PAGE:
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“In 1964 every East end family had its connection to the wharf. People belonged to the river and the river belonged to them. And the Thames flowed on—like time itself….. bringing growth, and change, and challenge.”
This episode dealt with a docker’s family members with anthrax and pneumoconiosis, a concealed teenage pregnancy, Mother Mildred’s return to Nonnatus House, Phyllis injures her back and Lucille takes a step towards a new friendship.
This episode strikes me in several ways—with life choices and family. We have a young teen who endured the pain of having her first baby taken away from her without her consent and she now chooses to get pregnant again but this time conceals her pregnancy and decides to keep this baby (even without family support). She is faced with big challenges and unknowns as she navigates this next phase of her life. Her family disowns her and she begins to find her footing and path but not alone. She has guidance and assistance from Lucille.
Then we have Dr. Patrick Turner and Shelagh and their arms are out wide with acceptance of May as they foster her. There is fear and uncertainty as they know she will be going to her permanent family soon. Their fear intensifies when they have a child care worker that truly does not understand the impact of connections, love, loss and the true meaning of family. At age four she says that May will have “hazy memories”; however, Shelagh is wiser and realizes that May has already lost so much (her mother, country and language). She knows that May will have to navigate her next phase of life and wants her to have something solid to reflect on with the knowledge that she was loved and a part of their family. May was accepted and she wants her to know and trust these memories as they will help her as she moves forward.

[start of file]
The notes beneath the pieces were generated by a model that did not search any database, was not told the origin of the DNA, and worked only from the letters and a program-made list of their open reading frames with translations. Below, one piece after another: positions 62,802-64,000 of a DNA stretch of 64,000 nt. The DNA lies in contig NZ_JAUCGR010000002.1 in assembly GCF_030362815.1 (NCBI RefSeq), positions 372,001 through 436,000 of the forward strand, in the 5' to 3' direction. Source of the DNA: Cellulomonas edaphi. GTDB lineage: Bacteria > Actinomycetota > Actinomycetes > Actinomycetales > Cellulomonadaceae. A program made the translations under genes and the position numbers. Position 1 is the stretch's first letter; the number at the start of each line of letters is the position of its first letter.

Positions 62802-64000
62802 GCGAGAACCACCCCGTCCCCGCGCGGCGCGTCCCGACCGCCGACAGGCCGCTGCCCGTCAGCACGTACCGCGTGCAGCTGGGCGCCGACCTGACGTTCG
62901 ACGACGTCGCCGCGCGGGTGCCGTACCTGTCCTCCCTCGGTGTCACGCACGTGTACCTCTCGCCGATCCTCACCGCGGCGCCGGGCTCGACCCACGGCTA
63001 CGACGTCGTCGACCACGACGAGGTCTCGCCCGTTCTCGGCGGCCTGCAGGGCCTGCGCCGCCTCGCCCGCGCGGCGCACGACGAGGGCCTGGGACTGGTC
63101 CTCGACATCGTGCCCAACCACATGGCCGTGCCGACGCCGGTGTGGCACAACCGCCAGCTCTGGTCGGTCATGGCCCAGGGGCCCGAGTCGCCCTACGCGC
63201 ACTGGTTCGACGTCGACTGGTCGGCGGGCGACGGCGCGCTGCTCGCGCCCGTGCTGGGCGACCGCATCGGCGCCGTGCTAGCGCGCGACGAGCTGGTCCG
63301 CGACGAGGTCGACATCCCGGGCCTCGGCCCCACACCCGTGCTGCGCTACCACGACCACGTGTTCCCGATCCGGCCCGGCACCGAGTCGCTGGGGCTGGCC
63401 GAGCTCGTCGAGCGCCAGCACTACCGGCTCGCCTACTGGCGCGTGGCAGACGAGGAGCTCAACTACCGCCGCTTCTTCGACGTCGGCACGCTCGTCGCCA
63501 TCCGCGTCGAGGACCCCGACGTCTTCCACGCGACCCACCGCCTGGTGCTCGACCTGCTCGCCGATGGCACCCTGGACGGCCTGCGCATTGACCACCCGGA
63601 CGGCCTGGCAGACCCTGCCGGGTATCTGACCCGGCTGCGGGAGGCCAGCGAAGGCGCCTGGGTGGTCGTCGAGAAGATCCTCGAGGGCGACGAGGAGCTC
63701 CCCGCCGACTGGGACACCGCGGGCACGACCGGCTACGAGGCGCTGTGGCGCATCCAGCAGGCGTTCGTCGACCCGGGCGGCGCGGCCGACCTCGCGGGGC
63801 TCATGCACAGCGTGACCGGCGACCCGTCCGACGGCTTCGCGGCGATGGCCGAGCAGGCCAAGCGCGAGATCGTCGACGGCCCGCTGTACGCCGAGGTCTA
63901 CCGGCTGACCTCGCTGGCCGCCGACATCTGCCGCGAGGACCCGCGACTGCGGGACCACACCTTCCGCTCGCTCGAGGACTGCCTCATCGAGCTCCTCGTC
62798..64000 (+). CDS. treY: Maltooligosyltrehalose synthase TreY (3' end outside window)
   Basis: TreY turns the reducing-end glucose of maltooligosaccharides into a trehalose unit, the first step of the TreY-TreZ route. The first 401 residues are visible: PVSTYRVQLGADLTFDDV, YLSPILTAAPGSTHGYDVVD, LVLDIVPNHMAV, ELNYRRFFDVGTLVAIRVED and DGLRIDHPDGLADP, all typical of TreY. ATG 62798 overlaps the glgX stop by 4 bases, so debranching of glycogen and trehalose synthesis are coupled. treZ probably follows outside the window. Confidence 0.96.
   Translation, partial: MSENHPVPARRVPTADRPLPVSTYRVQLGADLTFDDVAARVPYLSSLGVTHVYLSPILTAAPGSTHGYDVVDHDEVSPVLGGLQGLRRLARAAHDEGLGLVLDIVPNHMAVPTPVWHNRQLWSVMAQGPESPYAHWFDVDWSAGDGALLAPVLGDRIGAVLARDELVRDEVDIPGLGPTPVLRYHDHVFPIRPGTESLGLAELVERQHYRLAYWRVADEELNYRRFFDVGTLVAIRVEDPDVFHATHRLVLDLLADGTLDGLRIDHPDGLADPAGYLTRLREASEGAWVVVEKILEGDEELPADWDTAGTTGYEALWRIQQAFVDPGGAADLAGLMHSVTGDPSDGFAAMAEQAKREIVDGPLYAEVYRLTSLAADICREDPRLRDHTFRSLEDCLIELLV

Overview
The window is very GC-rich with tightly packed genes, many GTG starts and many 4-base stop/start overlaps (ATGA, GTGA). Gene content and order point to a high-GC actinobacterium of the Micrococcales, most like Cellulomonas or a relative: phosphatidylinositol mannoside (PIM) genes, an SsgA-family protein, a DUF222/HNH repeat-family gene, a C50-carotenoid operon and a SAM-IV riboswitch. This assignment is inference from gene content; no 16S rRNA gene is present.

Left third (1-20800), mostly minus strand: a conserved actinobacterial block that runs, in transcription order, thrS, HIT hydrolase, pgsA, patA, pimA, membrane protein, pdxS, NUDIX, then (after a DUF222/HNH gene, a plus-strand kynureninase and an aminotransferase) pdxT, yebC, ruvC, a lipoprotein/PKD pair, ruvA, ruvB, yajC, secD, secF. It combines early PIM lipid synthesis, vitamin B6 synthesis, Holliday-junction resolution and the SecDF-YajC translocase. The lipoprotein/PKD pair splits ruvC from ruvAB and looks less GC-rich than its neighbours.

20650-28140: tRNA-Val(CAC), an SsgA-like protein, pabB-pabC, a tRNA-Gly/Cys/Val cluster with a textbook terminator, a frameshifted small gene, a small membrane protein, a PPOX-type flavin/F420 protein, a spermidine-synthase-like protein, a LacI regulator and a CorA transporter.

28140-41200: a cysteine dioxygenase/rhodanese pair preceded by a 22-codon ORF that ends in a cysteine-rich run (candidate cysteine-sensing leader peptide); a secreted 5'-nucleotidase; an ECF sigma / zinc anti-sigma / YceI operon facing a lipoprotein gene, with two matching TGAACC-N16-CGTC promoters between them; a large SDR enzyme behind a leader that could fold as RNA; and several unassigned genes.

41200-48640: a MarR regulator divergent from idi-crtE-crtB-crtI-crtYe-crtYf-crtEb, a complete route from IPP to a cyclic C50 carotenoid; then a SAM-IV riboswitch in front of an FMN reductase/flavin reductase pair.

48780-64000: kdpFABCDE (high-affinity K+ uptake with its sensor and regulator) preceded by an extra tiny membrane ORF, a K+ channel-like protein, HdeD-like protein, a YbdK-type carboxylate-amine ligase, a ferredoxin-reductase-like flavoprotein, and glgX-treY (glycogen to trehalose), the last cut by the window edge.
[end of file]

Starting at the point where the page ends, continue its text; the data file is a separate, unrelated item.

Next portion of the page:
As a Modern Day midwife I have come to see so many different forms of family. But the common denominator of strength and health have been the people that shared love, gave acceptance, built trust, supported us (in varied ways), and were in a sense -- a safety net. The common thread that helps so many through their darkest hours is that we don’t have to walk it alone—we can surround ourselves with family (varied shapes and forms). We can all be that safe landing spot for others—but we have to open our eyes to who needs us and how we can be there for them.
“So where in the end do we belong? In the eyes of another where we see ourselves reflected? Or arm in arm with those whose faces echo ours —whose blood we share? Or is it in the heart of the family we create? Where we are safest and best known and never lonely. Perhaps we belong where love can bloom because we give it room to put down roots and space in which to thrive. Seeds fly in upon the wind and settle where they will. We all belong somewhere. If we are not nurtured as we should be -- we must find a choice to make a place to go, a harbor where the storm is held at bay. Sometimes simply belonging to each other is enough and what matters is not a struggle but where we find our peace.”